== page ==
Crikey spoke to two experts with differing views about the viability, the benefits and the common sense of Australia investing in coal fired power generation with carbon capture and sequestration (CCS). Here are their views on the realities of coal with CCS and the alternatives.

Dr David Brockway, Chief of the CSIRO Division of Energy Technology.

Coal is Australia’s largest commodity export, providing an income of about $22bn in 2006/07; approximately one-half of this is from steaming coal used for power generation. Coal is also a cost-effective primary fuel for over 80% of Australia’s power supply. It is a principle fuel for power generation worldwide. However, the use of coal results is relatively high greenhouse gas emissions, and the impact of these emissions on climate change places questions on its long-term use.

To address these issues, complementary low emission technology research, development, demonstration and deployment programs are underway in a number of countries, including Australia.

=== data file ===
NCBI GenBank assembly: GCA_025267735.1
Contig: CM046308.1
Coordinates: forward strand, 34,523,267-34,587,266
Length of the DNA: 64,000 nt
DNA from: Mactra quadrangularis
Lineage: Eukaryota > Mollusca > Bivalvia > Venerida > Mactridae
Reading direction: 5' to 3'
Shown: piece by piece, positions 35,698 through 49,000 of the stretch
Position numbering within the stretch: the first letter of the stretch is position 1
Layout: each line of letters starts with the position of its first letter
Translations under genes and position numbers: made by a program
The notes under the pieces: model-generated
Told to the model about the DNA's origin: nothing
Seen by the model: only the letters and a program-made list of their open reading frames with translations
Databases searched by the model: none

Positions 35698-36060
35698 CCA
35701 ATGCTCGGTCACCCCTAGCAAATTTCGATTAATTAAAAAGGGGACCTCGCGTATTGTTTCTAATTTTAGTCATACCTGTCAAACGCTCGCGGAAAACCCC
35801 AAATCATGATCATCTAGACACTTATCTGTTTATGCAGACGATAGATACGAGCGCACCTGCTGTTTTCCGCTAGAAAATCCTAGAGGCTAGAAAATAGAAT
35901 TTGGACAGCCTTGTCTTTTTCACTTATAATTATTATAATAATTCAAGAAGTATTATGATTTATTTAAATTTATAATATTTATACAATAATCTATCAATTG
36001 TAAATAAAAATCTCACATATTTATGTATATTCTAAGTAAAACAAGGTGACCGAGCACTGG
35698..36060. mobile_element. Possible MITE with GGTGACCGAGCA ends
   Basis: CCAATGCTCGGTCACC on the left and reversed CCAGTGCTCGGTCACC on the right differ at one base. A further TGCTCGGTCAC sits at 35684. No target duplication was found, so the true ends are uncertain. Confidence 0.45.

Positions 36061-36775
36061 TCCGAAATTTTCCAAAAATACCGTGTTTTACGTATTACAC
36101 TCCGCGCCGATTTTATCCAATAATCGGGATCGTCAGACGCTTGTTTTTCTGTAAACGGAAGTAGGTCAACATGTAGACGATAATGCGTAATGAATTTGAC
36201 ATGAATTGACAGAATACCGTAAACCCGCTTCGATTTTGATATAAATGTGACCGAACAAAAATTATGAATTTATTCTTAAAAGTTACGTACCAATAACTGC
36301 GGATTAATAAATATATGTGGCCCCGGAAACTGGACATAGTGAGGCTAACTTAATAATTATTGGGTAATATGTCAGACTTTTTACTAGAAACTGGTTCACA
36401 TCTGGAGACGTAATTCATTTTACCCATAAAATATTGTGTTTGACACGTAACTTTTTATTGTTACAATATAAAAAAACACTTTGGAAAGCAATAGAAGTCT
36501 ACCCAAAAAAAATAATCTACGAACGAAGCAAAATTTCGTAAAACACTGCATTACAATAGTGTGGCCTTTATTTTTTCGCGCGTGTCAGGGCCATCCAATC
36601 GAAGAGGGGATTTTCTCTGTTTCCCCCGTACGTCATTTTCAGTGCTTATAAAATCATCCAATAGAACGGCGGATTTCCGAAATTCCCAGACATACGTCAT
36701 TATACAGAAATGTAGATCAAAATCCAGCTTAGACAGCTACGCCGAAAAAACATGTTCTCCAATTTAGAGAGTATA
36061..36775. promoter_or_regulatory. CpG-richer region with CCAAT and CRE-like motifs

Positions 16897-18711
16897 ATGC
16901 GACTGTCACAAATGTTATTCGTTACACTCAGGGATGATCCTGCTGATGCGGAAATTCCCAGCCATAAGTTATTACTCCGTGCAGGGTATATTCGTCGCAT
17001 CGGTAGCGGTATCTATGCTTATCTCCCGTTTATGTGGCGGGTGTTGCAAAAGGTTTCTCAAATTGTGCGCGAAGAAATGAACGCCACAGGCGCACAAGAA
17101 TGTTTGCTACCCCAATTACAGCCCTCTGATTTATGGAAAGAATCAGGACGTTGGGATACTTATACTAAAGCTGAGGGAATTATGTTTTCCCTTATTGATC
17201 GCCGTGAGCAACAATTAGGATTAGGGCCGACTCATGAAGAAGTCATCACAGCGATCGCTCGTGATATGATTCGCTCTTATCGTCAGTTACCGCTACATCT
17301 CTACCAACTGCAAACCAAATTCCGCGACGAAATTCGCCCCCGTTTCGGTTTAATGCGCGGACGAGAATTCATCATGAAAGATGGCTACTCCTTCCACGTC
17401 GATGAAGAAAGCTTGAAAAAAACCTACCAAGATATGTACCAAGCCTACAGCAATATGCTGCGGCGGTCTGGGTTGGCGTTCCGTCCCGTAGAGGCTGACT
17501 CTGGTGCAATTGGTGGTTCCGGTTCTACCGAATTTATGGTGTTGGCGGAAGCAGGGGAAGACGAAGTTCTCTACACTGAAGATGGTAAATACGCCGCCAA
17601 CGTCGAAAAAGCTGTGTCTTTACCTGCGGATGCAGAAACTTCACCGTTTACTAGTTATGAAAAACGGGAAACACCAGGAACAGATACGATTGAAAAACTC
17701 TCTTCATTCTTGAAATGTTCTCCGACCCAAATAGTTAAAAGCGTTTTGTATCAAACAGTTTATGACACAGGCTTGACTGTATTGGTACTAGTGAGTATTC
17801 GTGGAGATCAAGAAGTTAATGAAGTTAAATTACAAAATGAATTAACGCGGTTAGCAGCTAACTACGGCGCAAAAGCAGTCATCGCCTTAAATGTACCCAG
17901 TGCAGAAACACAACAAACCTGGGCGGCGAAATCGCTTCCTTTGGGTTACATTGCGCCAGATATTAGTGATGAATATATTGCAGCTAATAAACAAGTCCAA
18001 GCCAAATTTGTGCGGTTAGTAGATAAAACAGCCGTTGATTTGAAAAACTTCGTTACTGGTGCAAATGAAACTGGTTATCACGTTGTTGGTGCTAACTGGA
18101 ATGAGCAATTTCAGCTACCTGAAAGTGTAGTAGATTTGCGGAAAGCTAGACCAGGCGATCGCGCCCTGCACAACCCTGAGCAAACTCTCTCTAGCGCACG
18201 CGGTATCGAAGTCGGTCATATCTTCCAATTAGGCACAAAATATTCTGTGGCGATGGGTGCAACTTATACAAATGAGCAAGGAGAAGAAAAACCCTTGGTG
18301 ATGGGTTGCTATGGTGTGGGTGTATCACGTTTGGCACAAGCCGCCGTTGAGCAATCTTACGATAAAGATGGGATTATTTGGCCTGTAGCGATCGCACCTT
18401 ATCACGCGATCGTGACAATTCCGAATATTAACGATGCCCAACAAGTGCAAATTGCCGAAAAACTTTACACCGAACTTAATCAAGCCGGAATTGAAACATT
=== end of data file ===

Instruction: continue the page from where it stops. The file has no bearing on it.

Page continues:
These technologies generally fall into two categories. Firstly, those aimed at finding ways to make coal more efficient, so less coal is combusted to create the same amount of electricity; and, secondly, finding ways to capture the carbon dioxide created when burning coal and to permanently store or sequester it deep geological formations. Of course, the ideal is to combine them. And, yes, greater amounts of coal will be consumed to provide the energy required to enable the carbon dioxide to be captured and sequestered, but this will only occur in order to reduce the net emissions to the environment by significant amounts, potentially as high as 90%.